Vakhtang I Gorgasali (Georgian: ვახტანგ I გორგასალი) (c. 439 or 443 – 502 or 522), of the Chosroid dynasty, was a king of Iberia, natively known as Kartli (eastern Georgia) in the second half of the 5th and first quarter of the 6th century.
He led his people, in an ill-fated alliance with the Byzantine Empire, into a lengthy struggle against Sasanian Iranian hegemony, which ended in Vakhtang’s defeat and weakening of the kingdom of Iberia. Tradition also ascribes him reorganization of the Georgian Orthodox Church and foundation of Tbilisi, Georgia’s modern capital.
Dating Vakhtang’s reign is problematic. Ivane Javakhishvili assigns to Vakhtang’s rule the dates c. 449–502 while Cyril Toumanoff suggests the dates c. 447–522. Furthermore, Toumanoff identifies Vakhtang with the Iberian king Gurgenes known from Procopius‘ Wars of Justinian.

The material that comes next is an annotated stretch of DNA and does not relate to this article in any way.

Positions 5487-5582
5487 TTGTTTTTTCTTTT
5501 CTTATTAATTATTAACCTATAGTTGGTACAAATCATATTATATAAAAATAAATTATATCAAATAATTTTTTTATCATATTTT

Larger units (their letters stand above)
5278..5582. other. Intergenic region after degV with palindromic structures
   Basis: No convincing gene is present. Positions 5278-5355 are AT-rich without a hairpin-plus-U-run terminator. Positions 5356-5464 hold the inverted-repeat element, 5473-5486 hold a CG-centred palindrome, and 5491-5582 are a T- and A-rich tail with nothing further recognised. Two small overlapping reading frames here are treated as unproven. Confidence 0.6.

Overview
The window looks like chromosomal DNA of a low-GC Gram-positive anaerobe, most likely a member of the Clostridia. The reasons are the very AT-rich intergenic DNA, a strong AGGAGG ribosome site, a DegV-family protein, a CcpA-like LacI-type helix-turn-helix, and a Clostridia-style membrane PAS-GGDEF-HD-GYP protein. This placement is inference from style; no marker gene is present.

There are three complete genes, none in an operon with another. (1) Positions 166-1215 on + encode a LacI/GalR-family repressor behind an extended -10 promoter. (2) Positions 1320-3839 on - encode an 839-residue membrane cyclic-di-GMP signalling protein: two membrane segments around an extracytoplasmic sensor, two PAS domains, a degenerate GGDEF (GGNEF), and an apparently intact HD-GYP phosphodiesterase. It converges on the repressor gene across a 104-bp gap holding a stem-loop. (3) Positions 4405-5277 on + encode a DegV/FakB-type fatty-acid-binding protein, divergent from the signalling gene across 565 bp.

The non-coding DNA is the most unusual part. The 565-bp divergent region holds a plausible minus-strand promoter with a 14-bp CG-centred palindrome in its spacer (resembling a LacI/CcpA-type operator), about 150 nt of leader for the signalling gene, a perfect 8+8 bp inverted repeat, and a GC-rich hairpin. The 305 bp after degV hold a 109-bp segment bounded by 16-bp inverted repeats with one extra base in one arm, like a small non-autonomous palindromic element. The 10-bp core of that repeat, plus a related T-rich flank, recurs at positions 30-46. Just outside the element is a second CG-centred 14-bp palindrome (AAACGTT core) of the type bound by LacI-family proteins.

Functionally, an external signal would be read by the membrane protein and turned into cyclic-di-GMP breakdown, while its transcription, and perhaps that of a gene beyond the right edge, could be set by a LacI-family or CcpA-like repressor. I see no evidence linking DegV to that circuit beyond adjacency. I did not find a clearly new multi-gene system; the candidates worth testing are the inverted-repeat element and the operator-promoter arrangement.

Vakhtang is a subject of the 8th or 11th century vita attributed to Juansher, which intertwines history and legend into an epic narrative, hyperbolizing Vakhtang’s personality and biography. This literary work has been a primary source of Vakhtang’s image as an example warrior-king and statesman, which has preserved in popular memory to this day.
He emerged as one of the most popular figures in Georgia’s history already in the Middle Ages and has been canonized by the Georgian Orthodox Church as The Holy and Right-Believing King Vakhtang (Georgian: წმინდა დიდმოწამე მეფე ვახტანგი) and is commemorated on November 30 (O.S.: December 13).